By contrast, I remember once hearing a Politically Correct speaker referring to the college janitor as the “gardener.” I cringed. The speaker felt he was showing respect to the guy who does the clean-up and repairs by using a euphemism to cover the “shame” of what he really did. As if the guy were a member of the lowly Hindu Shudra caste, rendered ritually unclean by his menial labor. Hey! What’s wrong with being a janitor? Nothing I can think of. It’s hard, honest, needful work. The speaker was committing the not uncommon Liberal sin of showing contempt for the very people they pretend to favor.

Another one that riles me is “Native Americans.” I was born in America. That makes me a native American. The American Indians were born here, too, and they are equally native with me. Like mine, their ancestors traveled here from another continent. Mine came from Europe, theirs from Asia, across the Bering Strait. If you want to get more authentic than that, you’re talking about buffaloes.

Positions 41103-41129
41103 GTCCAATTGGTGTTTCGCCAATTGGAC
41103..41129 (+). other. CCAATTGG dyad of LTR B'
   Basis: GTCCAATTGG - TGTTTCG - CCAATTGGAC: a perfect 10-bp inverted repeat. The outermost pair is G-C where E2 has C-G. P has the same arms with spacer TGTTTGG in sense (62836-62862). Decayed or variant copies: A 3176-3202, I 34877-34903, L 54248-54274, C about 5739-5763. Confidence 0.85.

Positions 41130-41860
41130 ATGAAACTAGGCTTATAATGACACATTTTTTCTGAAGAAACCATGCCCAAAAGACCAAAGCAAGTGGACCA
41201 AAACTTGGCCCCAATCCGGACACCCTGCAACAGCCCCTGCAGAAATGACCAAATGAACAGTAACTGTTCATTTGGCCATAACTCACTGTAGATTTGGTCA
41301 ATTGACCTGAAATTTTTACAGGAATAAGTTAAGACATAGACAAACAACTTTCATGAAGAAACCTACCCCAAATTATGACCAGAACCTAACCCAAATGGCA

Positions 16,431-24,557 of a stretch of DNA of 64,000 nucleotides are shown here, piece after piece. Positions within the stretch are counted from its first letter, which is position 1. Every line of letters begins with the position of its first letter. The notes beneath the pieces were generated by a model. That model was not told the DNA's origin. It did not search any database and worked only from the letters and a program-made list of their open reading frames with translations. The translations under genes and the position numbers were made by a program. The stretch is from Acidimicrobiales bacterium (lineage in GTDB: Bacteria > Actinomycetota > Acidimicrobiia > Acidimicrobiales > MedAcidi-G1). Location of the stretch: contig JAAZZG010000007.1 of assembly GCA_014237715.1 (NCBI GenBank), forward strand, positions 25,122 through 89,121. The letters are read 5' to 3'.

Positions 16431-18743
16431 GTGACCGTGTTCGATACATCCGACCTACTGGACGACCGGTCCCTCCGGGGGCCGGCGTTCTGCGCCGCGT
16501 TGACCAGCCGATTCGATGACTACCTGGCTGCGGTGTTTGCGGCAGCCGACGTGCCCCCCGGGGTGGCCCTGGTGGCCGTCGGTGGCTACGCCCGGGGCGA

Yes, but these folks are not from India, so why call them “Indians”? Good question. Columbus mistakenly thought he had reached India when he had gotten only as far as the Western Hemisphere. But they are Asian in origin. I say, that’s close enough, especially since anything you called the whole bunch of them would be incorrect anyway. They exist in many and varied tribal identities.

It would be best if eventually we called non-Europeans by labels as specific as “Italian Americans” and “German Americans,” namely “Ute Americans,” “Ashanti Americans,” “Japanese Americans,” “Apache Americans,” etc. That’s what I’m waiting for.

So says Zarathustra.south park pc speech

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4 Responses to Newspeak Lexicon

  1. Gerri D says:

    Hi Robert